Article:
Of course the airlines always make sure that the perks that you get really donít cost them anything.  I mean cutting in line or sitting in an otherwise empty seat are free ways for the airline to make you feel special.

But when you actually want something extra, it is different.  On our return Friday night from LA, our flight was delayed and our connection in Dallas was down to about 20 minutes.  We managed to change terminals and get to our departing gate in the nick of time.  But I was sure that our bags would not have time to also get there, so I asked the ticket agent to call about them.  Well, she was totally uninterested in my concern, and didnít even look at my ticket that I was holding out.  On which it clearly stated that I was an important somebody.  Instead she just verbally patted me on the head and told me to get on the plane. 

As we were flying, I thought about how little that gold card really meant.  In fact, so many people had them, that I should have known better that to think it actually made any real difference.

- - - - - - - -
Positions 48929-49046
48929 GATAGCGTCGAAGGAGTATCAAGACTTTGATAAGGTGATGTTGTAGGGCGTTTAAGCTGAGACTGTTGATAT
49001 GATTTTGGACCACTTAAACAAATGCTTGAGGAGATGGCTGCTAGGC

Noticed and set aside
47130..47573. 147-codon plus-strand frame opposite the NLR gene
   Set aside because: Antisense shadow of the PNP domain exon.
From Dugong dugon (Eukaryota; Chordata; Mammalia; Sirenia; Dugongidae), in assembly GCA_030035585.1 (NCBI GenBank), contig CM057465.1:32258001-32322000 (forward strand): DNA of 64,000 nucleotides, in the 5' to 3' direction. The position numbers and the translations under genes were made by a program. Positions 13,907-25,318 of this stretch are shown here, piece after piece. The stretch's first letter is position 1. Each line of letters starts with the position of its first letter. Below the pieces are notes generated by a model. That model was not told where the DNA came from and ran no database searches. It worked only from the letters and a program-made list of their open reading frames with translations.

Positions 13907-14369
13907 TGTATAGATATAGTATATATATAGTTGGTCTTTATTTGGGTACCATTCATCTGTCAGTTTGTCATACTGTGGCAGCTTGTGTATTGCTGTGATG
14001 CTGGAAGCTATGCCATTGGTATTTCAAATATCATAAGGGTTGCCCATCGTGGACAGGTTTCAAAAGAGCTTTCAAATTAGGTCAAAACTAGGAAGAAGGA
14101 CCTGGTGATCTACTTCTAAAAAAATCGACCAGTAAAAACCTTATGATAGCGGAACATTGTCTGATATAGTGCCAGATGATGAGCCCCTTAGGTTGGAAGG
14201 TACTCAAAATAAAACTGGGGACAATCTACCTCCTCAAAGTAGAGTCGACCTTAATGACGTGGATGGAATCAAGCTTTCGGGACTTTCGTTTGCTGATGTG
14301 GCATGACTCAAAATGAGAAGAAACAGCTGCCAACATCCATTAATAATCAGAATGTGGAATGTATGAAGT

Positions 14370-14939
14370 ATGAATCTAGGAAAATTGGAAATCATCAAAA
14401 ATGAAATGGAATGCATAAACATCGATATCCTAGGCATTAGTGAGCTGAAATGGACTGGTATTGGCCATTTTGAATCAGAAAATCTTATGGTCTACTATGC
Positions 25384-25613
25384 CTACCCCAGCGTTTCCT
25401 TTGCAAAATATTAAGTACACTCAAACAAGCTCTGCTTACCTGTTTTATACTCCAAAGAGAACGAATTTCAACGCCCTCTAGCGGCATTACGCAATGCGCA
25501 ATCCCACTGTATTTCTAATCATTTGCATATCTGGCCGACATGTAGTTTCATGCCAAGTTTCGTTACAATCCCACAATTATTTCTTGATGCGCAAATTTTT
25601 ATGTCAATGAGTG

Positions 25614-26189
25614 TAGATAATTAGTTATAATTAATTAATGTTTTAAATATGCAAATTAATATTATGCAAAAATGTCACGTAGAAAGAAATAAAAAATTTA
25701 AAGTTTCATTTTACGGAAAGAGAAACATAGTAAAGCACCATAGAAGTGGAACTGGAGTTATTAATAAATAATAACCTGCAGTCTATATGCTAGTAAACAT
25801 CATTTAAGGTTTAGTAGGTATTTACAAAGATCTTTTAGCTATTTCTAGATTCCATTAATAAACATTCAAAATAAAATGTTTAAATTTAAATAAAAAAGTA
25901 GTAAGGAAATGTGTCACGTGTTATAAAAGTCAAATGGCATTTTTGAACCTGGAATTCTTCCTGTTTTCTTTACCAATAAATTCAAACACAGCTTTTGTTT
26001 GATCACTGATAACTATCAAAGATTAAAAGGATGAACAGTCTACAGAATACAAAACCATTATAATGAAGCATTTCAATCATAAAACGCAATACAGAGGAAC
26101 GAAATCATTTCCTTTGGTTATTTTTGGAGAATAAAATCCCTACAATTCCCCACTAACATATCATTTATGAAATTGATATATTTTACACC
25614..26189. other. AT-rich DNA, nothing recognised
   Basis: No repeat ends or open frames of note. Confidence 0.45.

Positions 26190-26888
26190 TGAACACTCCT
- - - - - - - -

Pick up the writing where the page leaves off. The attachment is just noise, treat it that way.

And then I remembered the one time that I actually did get special attention.  Some years ago, I was on a long transpacific flight back to the States.  The flight was very full, and I was sitting in business class.  Getting special business class treatment of course.  And a young woman, who looked to be Malaysian, and who had a small baby was in the seat next to me.

After take-off, a man who I guessed was her husband, came into the cabin and talked to her for a short time before the attendants sent him back to his seat.  Evidently they could only afford one seat in business class, and she was using it in order to give more room for their baby. 

I thought about their situation for awhile, and then I called an attendant over and asked her to find where the husband was seated.  Because I wanted to give him my seat.  She was surprised, no actually stunned, that I would trade my seat in business class to a stranger, for one in the coach section.  Especially on a long international flight.  But thatís what I did.

During the rest of the long flight an attendant from the front cabin would come back and check on me every hour or two.  Making sure that my legs didnít fall off, I guess.

And after we landed and were taxing toward the gate, the senior stewardess came back and thanked me again and gave me two bottles of wine to take home.

And all I had done was just go back and sit where about 250 other folks were sitting.  It really was nothing special.  But it probably was the only time I that I truly got special treatment.